Parsons was fired from the band after refusing to play a concert in South Africa on advice from Keith Richards. Instead, he formed the Flying Burrito Brothers with another Byrd that flew the coop, Chris Hillman, the lineup releasing a pair of LPs, 1969's alt.country blueprint The Gilded Palace of Sin and follow-up Burrito Deluxe. In 1970, Parsons quit the Burritos and escalated his drug use while woodshedding in the south of France with Richards, who was recording Exile on Main Street in the basement of his villa.
The following year, at the suggestion of Hillman, Parsons heard Emmylou Harris sing in a small club in Washington, D.C. A year later, she joined him in L.A. for the recording of GP, a solo record that features guitarist James Burton and other members of Elvis Presley's band. The troupe, known as the Fallen Angels, toured in early 1973, including stops at Austin's Armadillo World Headquarters and Max's Kansas City in NYC. That September, Parsons died in Joshua Tree, Calif., purportedly from an overdose of morphine and tequila. It's here that the already fantastic story turns weird and the legend grows.
Parsons' body disappeared from the Los Angeles International Airport at the hands of his former road manager, Phil Kaufman, who claimed Parsons wanted to be cremated at Joshua Tree. Kaufman and a friend drove the body to Joshua Tree, where they set fire to it. The two were arrested several days later and fined $700 for burning the coffin, since stealing a corpse wasn't a crime. The burned remains were eventually returned to Parsons' stepfather and interred in New Orleans.
Kaufman's version of these events are depicted in the 2003 film Grand Theft Parsons, which disclaims explicitly that the story is part fact, part fiction. It's definitely grade-B material, with a weak script and just plain goofy acting from Johnny Knoxville and Christina Applegate, yet still car-wreck fascinating in its own way. Country singer and songwriter Jim Lauderdale, who, along with Dwight Yoakam, matches Parsons as the dapper model for iconic Nudie suits, knows well the allure of Joshua Tree.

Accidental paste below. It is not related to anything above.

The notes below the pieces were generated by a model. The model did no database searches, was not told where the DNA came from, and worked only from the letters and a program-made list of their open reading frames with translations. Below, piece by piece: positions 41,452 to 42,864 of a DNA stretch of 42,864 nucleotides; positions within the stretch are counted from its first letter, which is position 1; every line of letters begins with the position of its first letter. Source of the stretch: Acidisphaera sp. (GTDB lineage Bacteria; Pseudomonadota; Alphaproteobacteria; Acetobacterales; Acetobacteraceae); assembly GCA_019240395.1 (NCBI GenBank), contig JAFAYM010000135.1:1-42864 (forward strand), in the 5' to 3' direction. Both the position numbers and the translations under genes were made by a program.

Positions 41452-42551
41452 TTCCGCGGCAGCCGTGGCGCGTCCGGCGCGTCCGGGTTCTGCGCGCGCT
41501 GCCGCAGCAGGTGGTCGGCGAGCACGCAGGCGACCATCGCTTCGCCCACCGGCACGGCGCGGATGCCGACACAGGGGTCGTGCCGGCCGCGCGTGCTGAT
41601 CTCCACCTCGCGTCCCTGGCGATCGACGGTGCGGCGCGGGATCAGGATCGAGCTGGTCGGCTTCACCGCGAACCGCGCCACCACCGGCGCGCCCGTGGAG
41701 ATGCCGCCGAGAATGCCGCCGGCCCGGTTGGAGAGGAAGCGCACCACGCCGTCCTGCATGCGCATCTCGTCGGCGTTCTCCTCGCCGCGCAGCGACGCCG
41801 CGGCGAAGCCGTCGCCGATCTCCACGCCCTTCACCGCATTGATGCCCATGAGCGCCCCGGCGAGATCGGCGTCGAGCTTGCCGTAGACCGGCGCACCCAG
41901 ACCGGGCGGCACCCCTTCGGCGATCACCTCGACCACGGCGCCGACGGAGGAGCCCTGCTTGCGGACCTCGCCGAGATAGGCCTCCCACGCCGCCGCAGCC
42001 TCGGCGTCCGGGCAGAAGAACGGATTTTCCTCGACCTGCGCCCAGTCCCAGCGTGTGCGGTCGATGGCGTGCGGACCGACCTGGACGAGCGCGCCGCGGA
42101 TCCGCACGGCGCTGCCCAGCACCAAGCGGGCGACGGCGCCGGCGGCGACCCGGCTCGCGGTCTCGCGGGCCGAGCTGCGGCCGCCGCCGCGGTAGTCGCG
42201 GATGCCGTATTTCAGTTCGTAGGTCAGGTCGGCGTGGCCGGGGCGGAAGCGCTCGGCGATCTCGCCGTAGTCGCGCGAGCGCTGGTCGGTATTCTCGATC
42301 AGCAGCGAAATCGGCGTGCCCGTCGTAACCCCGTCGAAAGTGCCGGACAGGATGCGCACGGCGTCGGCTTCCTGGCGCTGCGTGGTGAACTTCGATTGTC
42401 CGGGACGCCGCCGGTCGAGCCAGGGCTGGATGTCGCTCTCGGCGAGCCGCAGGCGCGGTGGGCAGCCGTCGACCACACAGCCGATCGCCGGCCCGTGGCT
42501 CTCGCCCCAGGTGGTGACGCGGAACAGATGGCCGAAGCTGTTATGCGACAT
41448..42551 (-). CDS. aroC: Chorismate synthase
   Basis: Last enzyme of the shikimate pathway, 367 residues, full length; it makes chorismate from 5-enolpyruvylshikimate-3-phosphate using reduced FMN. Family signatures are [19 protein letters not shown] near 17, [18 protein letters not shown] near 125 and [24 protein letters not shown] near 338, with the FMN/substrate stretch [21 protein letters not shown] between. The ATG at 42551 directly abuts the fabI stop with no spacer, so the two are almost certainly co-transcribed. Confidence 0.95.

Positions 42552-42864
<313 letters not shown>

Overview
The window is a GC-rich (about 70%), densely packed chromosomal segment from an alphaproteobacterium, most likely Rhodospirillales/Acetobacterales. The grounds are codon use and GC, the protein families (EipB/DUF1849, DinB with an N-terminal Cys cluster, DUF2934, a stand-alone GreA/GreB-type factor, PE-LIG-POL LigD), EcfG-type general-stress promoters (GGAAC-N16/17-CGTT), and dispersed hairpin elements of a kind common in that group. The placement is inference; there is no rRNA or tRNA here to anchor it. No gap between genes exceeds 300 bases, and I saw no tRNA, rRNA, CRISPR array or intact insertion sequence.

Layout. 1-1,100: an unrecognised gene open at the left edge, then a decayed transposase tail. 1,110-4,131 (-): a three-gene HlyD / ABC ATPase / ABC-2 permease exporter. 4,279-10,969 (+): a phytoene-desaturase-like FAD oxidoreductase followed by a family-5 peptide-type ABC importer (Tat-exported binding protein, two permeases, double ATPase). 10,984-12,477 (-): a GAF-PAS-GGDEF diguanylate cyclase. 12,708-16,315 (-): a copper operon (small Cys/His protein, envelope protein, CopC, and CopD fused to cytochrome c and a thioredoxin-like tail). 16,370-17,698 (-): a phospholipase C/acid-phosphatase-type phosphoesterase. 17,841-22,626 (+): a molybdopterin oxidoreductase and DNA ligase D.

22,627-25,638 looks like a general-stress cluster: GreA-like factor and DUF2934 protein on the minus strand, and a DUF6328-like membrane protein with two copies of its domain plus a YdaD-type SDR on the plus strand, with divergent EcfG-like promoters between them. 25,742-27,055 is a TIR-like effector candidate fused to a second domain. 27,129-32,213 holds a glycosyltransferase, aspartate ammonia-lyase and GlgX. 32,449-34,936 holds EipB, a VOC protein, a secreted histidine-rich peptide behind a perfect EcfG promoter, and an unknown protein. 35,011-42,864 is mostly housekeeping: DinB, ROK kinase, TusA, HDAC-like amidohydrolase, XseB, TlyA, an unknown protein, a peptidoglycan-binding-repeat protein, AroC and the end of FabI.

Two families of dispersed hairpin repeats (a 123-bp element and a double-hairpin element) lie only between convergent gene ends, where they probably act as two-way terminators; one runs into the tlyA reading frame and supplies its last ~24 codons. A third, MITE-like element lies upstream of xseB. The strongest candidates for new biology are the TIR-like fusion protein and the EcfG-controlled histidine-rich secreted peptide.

"I get a lot of inspiration just from walking around out there and made a songwriting pilgrimage a few weeks ago," he enthuses. "There's something about the landscape. The trees and the jumbo rocks are real inspiring to me. It just brings a lot of songs."
Lauderdale appeared at the 2004 tribute concert Return to Sin City, which also featured Yoakam, Richards, Norah Jones, Raul Malo, Steve Earle, and Lucinda Williams. Available in edited form on DVD, it's an inspired, at times reverential set of Parsons' songs, with Earle's "Luxury Liner," Williams' "A Song for You," and John Doe's "Hot Burrito #2" especially exhilarating.
Parsons crammed a lot of living into his 26 years on the planet, fulfilling rock & roll's enduring credo: "Live fast, die young, leave a beautiful corpse." (Make that a charred corpse.) Beyond his music, his dedication to bringing country to the rock audience, his sense of style, his association with the Stones, and his mysterious demise, there's something else that keeps Parsons at the forefront of popular music's imagination. "He just had this charisma about him," explains Rhino Records' James Austin, the other co-producer of The Complete Reprise Sessions. "People are still very curious about him. There was something that was really charming about him, and it really comes through in the music. Plus he has this hip factor. On the scale of one to 10, he's a 10. It's like James Dean, cooler in death than he was alive."